Weekend Weather Planner March 11- 13

Posted on Posted in News

WinterWxWeekendOutlook_Mar11-13-2016CR

So far, our snowiest month in Colorado is turning out to be extremely dry and warm for almost the entire state. The good news is that we still have quite a few days left in the month so it’s not time to get worried just yet. Many models have been predicting the second half of the month to be cooler and wetter and as of right now there is nothing signaling the contrary.

March has been extremely dry:

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You can see a lot of white, oranges and reds across Colorado. Many areas east of the continental divide have seen 0-.1 inches of precipitation so far; this amounts to 0-1 inches of snow. Quite a surprise considering we average well over a foot of snow for the month. As a side note; many areas South of Denver (Castle Rock, Parker, Elizabeth, etc…) average between 14-16 inches of snow for the month of March. I emphasize again, there is still a lot of days left in the month but we are beginning to dig a hole and the further we get behind the more difficult it will be to catch up.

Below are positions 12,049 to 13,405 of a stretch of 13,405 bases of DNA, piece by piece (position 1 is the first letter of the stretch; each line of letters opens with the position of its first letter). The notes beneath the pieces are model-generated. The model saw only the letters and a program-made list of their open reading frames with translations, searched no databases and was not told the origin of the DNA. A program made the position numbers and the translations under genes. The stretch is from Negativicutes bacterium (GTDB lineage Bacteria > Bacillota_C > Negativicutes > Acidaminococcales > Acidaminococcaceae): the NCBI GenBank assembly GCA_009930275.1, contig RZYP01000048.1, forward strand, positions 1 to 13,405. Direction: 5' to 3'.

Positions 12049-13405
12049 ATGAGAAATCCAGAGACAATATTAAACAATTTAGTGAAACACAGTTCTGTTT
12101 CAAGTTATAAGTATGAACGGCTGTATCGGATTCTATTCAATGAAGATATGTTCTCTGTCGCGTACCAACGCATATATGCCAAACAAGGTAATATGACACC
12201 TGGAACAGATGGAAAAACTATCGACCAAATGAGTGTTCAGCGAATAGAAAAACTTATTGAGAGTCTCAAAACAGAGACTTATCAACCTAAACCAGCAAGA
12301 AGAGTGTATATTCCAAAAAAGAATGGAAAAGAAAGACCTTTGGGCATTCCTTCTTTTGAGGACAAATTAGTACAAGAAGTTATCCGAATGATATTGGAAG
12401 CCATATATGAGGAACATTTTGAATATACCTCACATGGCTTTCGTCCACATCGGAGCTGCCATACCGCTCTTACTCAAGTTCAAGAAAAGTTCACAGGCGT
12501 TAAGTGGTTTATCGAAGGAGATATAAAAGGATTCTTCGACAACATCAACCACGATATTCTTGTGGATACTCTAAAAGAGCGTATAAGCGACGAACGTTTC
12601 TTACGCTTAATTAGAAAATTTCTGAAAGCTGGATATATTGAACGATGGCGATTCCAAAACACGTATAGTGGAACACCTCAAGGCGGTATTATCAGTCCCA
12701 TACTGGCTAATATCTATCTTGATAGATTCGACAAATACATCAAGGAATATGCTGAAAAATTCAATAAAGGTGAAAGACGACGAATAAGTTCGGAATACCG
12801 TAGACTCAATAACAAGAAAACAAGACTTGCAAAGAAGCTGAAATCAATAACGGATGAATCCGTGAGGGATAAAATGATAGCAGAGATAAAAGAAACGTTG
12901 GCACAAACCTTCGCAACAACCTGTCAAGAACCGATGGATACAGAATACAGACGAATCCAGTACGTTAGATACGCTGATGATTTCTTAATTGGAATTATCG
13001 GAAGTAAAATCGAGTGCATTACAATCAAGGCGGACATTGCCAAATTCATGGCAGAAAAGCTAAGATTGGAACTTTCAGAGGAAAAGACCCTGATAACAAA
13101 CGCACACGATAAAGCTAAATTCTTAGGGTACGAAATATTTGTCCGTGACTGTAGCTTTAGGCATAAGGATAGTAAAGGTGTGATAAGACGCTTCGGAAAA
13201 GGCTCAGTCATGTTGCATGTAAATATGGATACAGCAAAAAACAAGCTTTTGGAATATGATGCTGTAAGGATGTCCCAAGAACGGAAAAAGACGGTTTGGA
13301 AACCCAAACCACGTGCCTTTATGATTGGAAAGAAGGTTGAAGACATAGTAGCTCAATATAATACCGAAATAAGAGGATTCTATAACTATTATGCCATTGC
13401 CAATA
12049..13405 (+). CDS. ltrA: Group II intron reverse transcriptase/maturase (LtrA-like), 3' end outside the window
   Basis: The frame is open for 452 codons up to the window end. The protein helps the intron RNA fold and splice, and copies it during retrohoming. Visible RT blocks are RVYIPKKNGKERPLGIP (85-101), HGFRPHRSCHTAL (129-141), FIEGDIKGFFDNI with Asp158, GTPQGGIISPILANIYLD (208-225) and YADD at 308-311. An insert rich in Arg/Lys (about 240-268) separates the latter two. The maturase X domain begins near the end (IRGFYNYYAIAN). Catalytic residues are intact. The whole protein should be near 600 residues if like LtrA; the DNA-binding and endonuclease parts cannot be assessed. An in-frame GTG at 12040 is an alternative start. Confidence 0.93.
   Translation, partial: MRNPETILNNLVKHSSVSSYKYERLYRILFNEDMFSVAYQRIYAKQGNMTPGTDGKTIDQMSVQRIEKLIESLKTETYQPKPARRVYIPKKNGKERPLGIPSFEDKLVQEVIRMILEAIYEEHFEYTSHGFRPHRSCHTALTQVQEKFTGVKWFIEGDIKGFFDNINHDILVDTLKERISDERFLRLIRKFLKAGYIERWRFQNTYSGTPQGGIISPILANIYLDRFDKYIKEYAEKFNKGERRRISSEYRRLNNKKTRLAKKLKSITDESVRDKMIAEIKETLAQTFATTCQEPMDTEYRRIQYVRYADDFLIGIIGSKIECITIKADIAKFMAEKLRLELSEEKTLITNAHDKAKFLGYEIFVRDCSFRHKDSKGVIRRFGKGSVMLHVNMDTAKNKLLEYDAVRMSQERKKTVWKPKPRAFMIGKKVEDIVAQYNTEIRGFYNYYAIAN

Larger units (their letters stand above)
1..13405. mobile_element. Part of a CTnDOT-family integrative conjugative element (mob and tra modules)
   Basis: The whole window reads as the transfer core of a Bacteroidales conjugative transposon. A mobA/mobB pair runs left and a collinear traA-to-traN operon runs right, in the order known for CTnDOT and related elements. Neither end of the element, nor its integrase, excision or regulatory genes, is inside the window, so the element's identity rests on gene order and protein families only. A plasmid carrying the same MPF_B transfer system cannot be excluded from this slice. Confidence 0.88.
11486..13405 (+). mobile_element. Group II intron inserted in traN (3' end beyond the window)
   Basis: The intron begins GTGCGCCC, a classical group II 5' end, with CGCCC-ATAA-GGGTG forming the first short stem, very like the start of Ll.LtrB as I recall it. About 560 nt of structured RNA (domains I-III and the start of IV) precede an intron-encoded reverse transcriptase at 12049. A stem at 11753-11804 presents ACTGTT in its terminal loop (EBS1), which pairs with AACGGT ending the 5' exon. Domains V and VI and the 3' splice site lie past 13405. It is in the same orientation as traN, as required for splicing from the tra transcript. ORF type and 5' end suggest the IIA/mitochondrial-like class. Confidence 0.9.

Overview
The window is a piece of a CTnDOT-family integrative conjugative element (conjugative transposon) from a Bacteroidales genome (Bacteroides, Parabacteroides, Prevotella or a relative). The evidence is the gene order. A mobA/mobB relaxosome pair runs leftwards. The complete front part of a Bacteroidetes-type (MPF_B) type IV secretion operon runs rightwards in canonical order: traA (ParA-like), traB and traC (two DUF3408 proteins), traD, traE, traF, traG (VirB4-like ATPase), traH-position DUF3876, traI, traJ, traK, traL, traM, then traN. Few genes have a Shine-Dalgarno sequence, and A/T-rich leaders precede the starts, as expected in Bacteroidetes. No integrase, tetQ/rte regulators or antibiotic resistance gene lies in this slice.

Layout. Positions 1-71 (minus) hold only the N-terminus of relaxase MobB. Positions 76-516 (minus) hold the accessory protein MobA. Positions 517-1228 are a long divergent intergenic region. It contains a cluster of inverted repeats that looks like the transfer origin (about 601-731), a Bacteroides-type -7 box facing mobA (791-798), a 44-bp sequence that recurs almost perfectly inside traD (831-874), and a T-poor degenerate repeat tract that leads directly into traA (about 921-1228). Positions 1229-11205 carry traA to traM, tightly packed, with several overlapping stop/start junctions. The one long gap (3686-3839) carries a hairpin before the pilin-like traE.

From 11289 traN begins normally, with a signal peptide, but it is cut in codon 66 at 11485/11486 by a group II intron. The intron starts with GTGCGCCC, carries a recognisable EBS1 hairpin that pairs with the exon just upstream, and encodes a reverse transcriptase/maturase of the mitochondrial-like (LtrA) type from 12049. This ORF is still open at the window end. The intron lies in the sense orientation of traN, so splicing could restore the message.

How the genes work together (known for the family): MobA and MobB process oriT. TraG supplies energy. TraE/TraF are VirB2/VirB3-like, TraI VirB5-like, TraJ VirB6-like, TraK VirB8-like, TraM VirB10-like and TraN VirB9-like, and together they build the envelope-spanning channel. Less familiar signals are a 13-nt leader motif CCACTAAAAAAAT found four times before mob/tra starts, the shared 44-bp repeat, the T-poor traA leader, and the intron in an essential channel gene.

The mountains have done slightly better, most areas have seen between 2-8 inches of snow, which sounds like quite a bit but these areas are still well below average. Snow pack in the state has been falling:

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The snow pack statewide is down into the 80% range which is getting a bit low. Many areas saw extreme dryness in February and that trend has continued into March.

The good news is the storm track looks to get more active shortly for the mountains, as soon as this weekend their snow pack situation should be helped by a series of storms moving in. The same can’t be said for Denver as it still looks to remain dry, minus one storm we are watching late in the week. This storm unfortunately, looked very promising with earlier model runs is looking less impressive every day.

In the meantime, enjoy the wonderful weather this weekend and I’ll have another update and look at the weather next week on Monday night. Cheers!

John R. Braddock
Storm Chaser/ Amateur Meteorologist at Mountain Wave Weather
John R. Braddock is a NOAA/NWS Certified Storm Chaser and Amateur Meteorologist living in Castle Rock, Colorado. A graduate of Colorado State University with a Bachelor's in Computer Science and a Colorado native, he specializes in short range forecasting, severe weather and mountain weather dynamics.

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